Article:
Would the Drake of four years ago pass on the ill-fated opportunity to be set up on a date with his mother’s personal trainer, as he suggests in “You & The 6”? Not so significant, perhaps. But then again, the first step in ending one’s messiness—and penchant for creating, and leaving behind, messes—is acknowledging the probability of a mess before it occurs, and swerving away from it altogether. Changing the script. Doing things differently. Word to Toronto’s self-proclaimed 6 God, I understand this switch all too well.
Recently, Rembert Browne interviewed Donald Glover—aka Childish Gambino—for Grantland, where the following exchange occurred:
Rembert Browne: “[…] I didn’t have a ton of older black prototype male figures to look at. Someone to look at and say, ‘I think something like that is the direction of what I’m interested in being.’ Because what I wanted felt vulnerable. But being vulnerable is often the great black male Kryptonite.”
Donald Glover: “And we can’t even really do it. People are like, ‘Drake’s so vulnerable,’ but I’m like, he can’t really be as vulnerable as he wants to be, I feel sometimes.”
I’ve been obsessed with the so-called “great black male Kryptonite” for months now, specifically as it refers to me, and from the larger perspective of black (American) male lives, and what these lives look like, and how we negotiate our way through these black male lives. Vulnerability, to paraphrase Brené Brown in a recent episode of the podcast On Being, is a matter of being present in one’s life. Presence allows someone to fully live their daily lives, to open themselves to opportunity, to rejection, to failure, to success, to shame and crisis.
Vulnerability is often confused with messiness, emotional immaturity. I know him when I see him, the quintessential serial monogamist fuckboy crying about his fuckboy antics seen through fuckboy lenses, deploying fuckboy logic while stumbling in and out of relationships—“situationships,” perhaps the more accurate portmanteau—built upon the illusion of love, love’s gaussian blur, love as a “thing” that just occurs vs. the real, practiced, requiring-sacrifice love. The kind of love a fuckboy wants. Or says he wants, but cannot open himself up to until he realizes a change within himself must first occur. If You’re Reading This… might be the first instance in which Drake begins to recognize that he is, among other things, a fuckboy. This is perhaps Drake at his most vulnerable, but with the least amount of messiness.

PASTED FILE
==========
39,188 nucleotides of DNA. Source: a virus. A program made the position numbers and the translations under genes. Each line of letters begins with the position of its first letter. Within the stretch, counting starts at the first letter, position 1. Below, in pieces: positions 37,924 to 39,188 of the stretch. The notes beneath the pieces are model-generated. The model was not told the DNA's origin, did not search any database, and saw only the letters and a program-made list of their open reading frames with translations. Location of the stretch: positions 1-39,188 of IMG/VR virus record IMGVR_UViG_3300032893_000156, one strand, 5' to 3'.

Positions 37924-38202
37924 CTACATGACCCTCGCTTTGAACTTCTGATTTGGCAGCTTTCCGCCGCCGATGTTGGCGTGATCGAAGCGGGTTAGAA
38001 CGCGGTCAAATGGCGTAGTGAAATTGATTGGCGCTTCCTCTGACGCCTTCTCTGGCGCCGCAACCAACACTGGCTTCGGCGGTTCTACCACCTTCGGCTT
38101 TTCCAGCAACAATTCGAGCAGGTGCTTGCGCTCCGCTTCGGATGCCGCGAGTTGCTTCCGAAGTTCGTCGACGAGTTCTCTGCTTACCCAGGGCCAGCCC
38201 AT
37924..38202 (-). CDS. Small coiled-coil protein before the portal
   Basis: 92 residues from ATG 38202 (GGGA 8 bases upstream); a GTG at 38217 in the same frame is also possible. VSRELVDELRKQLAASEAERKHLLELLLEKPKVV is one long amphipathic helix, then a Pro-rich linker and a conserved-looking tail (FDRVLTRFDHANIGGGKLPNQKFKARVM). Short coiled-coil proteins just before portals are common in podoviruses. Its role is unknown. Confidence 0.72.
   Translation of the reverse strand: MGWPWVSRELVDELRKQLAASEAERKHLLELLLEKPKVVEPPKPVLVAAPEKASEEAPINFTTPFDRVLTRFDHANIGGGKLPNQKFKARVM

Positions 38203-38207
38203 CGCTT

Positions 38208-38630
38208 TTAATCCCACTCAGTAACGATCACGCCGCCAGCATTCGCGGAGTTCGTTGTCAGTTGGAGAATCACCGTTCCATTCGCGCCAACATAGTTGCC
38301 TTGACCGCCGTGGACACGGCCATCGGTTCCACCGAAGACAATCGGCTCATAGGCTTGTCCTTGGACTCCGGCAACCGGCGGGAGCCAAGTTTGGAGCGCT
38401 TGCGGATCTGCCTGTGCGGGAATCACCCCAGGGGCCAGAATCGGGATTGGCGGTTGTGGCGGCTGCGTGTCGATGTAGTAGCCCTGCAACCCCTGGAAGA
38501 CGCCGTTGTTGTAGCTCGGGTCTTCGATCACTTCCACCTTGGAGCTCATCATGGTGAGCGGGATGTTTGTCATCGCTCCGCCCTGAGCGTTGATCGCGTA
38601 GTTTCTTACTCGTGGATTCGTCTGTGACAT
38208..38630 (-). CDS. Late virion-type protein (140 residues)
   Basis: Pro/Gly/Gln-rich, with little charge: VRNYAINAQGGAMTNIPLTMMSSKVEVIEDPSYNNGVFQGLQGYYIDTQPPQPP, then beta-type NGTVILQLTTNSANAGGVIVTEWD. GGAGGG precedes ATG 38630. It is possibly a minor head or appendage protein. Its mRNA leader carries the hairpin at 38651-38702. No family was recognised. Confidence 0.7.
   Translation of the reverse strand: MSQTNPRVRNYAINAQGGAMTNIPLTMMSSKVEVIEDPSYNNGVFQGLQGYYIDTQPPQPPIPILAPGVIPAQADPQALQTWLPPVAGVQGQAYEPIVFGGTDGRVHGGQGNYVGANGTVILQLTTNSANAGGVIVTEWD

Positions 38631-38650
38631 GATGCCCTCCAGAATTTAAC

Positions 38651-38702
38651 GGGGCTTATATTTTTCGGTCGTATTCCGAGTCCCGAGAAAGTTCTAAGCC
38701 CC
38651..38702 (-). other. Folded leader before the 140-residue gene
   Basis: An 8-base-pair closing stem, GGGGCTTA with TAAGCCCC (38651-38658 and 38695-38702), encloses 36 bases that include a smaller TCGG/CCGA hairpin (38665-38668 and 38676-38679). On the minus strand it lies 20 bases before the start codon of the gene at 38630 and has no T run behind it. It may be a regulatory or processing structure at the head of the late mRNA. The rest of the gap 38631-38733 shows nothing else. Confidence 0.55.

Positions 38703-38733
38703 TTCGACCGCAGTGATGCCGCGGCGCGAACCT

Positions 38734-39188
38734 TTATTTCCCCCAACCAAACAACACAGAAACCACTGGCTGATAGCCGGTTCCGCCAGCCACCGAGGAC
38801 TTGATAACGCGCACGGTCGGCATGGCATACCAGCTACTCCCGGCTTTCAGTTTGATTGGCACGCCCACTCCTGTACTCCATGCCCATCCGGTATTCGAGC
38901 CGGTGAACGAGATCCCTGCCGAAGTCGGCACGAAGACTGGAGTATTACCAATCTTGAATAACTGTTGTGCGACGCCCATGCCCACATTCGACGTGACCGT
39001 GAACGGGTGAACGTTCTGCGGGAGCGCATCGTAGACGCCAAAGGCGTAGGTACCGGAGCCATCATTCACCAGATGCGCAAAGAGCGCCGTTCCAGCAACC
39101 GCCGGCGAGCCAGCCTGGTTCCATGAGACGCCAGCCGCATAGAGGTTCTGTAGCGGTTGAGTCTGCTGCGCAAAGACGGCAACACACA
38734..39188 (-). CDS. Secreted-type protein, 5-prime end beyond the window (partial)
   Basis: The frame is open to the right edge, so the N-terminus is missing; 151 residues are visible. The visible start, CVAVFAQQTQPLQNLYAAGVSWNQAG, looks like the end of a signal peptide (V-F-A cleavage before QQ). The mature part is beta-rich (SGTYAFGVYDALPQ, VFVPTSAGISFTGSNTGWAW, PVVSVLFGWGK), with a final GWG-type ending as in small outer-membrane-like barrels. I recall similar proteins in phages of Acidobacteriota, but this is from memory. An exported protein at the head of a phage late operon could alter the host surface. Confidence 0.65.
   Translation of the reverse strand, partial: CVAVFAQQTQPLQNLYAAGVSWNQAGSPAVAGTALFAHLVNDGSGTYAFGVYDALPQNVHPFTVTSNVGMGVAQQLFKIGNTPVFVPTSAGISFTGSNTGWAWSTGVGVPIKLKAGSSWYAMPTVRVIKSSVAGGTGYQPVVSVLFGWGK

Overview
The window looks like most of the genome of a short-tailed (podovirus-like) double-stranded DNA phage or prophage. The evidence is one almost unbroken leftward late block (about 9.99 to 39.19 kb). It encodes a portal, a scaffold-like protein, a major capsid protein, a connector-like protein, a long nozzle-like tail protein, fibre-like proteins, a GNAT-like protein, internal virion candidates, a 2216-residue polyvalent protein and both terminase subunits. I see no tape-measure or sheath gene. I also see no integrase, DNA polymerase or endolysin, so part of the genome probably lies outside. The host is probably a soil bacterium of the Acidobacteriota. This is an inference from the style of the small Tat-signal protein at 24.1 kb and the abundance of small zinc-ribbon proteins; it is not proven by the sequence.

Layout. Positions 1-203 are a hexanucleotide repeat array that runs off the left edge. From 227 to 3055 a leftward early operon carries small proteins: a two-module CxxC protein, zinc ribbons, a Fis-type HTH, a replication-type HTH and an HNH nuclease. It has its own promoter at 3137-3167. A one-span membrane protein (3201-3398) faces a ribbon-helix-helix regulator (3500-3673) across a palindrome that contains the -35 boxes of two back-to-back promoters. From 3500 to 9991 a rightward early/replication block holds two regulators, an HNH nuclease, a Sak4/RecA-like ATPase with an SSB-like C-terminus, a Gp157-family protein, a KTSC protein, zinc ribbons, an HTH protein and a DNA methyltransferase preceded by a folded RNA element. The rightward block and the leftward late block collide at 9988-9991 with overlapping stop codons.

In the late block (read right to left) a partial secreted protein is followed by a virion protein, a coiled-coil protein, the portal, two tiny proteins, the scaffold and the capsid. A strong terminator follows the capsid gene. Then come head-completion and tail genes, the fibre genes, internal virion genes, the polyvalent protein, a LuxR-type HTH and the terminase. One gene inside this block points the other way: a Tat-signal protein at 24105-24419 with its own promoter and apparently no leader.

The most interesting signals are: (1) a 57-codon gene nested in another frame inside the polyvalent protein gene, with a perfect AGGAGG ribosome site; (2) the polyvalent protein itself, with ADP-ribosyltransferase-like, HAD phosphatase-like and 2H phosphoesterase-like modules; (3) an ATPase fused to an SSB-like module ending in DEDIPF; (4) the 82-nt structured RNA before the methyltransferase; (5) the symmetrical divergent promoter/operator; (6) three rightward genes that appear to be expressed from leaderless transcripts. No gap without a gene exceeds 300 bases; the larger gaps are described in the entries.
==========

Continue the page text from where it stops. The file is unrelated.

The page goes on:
To Donald Glover’s point, I’m curious as to how vulnerable a black man can be in pop culture. Is Drake aware of the limitations and, instead of being more vulnerable, has elected to reign in the emotional drama? Has he maintained the same level of vulnerability, but instead adjusted the aperture, turned the lens, zoomed out to give listeners a wider view of his life, his fame? If so, this is no different than, say, Mr. West with his decadent My Beautiful Dark Twisted Fantasy, and his bleak Yeezus.
But where MBDTF, for all its greatness (and it is great), was almost garish and cartoonish in its over-the-top look into Kanye’s life and fame, and Yeezus felt angry, at times, for no apparent reason, If You’re Reading This… is minimalist, cerebral, deliberate in what precisely it shares about Drake, and how he is presented. For a throwaway tape, this album seems to be Drake’s most complex outing to date, revealing a creative depth and artistic consideration I, personally, fandom aside, did not believe he could realize. Still, I said via Google Hangouts a week ago that the album sounded unfinished. My first impression, yes. Thank god there’s still room for one to change his mind, to change in general, before heading down a messy, perilous road.
mensah demary is editor in chief of Specter Magazine and a columnist for Fourculture Magazine. His fiction and nonfiction has appeared in Metazen, Little Fiction, PANK, Thought Catalog, and elsewhere. Originally from New Jersey, he currently lives and writes in Brooklyn. Find him on Twitter @mensah4000.